There is no question that the elections tomorrow holds epic importance in our personal and collective lives. I am so deeply grateful for everyone who has registered voters, canvassed, phone banked, provided election protection, prevented voter fraud, offered rides, and cooked meals and provided childcare to support such events. I have personally seen so many of you doing this work. Thank you!
If you do not yet have a plan to vote, please take a moment and talk it through with someone in your life.
If you have any questions about your eligibility, Identification or polling location, here is a number to call: 878-777-3861.
And here is a prayer for voting, which you can carry with you into the "booth" - because participating in democracy is a right and a privilege, and also a sacred responsibility.
May our votes move us closer to Micah's prophetic vision of a world grounded in justice, compassion and humility.
This week I had the privilege of participating in a ritual to honor the new moon of the month of Cheshvan. It was amazing to have so many of you participate, and to lead with other Kol Tzedek rabbis, Jessica and Alissa. Together we called on several banks (Wells Fargo, TD Bank) to stop funding the Dakota Access Pipeline.
On Simchat Torah our liturgy changed to include a daily prayer for rain, and once again called our attention to the power of water. Water is a key element in Jewish ritual life. Rabbi Andrew Pepperstone writes:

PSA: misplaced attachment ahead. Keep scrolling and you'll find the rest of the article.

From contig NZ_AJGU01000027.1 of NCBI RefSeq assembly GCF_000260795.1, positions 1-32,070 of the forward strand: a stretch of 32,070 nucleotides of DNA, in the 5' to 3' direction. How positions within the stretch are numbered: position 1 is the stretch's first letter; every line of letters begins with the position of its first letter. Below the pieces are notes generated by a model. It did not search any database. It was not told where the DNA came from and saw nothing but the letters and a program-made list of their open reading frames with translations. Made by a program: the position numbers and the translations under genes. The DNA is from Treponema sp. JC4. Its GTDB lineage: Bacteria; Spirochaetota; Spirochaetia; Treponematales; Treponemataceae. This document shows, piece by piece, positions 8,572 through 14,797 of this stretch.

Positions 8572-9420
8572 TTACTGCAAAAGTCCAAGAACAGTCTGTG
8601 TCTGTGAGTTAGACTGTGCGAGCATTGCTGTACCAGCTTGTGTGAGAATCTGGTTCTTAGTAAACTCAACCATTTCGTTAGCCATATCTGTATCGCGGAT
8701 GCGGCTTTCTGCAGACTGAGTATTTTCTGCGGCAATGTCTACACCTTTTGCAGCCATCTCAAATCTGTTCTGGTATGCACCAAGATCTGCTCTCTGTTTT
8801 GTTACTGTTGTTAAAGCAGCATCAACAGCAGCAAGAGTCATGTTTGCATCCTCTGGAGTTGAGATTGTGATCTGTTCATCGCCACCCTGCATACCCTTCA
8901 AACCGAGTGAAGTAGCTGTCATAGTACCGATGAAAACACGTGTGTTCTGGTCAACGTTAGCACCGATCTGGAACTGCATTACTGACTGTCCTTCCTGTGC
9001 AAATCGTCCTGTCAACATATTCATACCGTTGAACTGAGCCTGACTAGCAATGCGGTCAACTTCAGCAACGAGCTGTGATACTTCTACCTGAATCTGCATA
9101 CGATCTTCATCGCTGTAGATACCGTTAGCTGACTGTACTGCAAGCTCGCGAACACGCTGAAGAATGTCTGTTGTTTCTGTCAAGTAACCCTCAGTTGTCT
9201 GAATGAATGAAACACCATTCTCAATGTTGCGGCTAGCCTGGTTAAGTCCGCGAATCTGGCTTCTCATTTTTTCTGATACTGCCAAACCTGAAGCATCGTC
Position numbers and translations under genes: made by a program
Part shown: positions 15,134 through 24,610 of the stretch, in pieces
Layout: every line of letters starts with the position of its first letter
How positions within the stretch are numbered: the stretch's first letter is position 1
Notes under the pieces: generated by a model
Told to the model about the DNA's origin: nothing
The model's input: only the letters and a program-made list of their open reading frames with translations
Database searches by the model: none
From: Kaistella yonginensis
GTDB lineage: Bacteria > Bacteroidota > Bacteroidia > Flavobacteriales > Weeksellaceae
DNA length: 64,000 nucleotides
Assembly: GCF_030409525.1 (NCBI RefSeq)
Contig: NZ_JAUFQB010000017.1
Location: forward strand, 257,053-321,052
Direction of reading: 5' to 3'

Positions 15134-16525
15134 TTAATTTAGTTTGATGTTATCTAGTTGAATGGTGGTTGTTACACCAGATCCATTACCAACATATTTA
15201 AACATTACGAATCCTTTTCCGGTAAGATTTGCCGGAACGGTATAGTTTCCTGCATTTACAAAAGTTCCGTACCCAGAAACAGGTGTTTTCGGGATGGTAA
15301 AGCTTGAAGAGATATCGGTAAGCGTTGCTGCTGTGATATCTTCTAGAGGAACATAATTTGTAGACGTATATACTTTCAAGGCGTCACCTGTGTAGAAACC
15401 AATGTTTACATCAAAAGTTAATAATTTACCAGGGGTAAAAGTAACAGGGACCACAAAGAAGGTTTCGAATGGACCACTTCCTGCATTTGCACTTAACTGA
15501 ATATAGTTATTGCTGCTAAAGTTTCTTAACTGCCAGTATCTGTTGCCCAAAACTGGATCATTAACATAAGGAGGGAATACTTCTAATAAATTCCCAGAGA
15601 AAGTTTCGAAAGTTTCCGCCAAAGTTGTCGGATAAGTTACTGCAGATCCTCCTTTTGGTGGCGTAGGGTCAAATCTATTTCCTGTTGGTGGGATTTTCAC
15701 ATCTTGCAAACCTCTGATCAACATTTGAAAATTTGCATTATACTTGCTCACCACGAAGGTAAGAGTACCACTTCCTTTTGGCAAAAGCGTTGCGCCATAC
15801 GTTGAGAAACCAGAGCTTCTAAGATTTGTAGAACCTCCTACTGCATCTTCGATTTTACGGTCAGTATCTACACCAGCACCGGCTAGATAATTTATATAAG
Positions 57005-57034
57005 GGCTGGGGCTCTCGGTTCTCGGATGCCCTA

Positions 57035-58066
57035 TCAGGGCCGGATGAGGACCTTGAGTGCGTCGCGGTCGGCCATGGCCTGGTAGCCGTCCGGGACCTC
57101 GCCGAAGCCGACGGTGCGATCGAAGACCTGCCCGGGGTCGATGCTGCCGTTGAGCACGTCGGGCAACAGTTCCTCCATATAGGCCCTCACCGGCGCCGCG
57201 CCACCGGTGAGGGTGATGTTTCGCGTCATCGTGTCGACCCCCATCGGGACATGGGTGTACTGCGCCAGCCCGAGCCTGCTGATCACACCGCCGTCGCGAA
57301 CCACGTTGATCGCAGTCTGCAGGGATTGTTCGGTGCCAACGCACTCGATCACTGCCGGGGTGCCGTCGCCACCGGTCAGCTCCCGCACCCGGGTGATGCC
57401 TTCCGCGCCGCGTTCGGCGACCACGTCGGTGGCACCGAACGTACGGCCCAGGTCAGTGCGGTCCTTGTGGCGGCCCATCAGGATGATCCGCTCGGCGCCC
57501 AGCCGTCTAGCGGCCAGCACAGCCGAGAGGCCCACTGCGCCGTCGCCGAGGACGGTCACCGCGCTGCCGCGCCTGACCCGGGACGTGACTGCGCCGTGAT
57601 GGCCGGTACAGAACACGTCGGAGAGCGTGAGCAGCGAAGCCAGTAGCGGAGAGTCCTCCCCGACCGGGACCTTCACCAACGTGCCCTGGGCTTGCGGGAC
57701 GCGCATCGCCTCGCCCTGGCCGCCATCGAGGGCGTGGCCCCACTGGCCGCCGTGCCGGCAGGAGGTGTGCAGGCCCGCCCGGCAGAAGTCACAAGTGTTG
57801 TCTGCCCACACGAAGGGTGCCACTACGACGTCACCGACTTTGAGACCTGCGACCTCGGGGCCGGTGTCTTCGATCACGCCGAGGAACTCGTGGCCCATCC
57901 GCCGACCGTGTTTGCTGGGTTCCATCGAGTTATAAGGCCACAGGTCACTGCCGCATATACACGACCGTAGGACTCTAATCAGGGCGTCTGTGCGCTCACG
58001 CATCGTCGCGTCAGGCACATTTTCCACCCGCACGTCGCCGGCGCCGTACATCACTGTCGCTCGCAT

One could go back to any Torah portion and find connections to water, wells, or rain. In Genesis, one of the few things that precede Creation is the primordial water, called tehom, or the Abyss. Avraham digs wells. Jacob crosses rivers and uncovers a well. Joseph saves Egypt from a lack of water. The Israelites are enslaved to make mud-based bricks, and pass through the Sea of Reeds when their enslavement comes to an end. During the years of wandering, water is a major issue, since it is a scarce and precious resource in a desert." Rabbi Pepperstone concludes, "One could read the entire Torah as a narrative centered on water.”
The rabbis of the Talmud take this even further. They assert, that Torah is itself water (Ein Mayim Elah Torah). It is sustenance and survival, it is transformative and healing. And perhaps most vividly, we call upon Mayyim Hayyim - Living Waters and Torah Hayyim - a living tradition. Torah and Water are alive. And as we learn from the Standing Rock Sioux Nation, they are life. Together I hope will continue to uncover and reveal the implications of this truth.
Rabbi Ari Lev Fornari brings Torat Hayyim, a living tradition, to Kol Tzedek Synagogue through thoughts about prayer, justice, and community.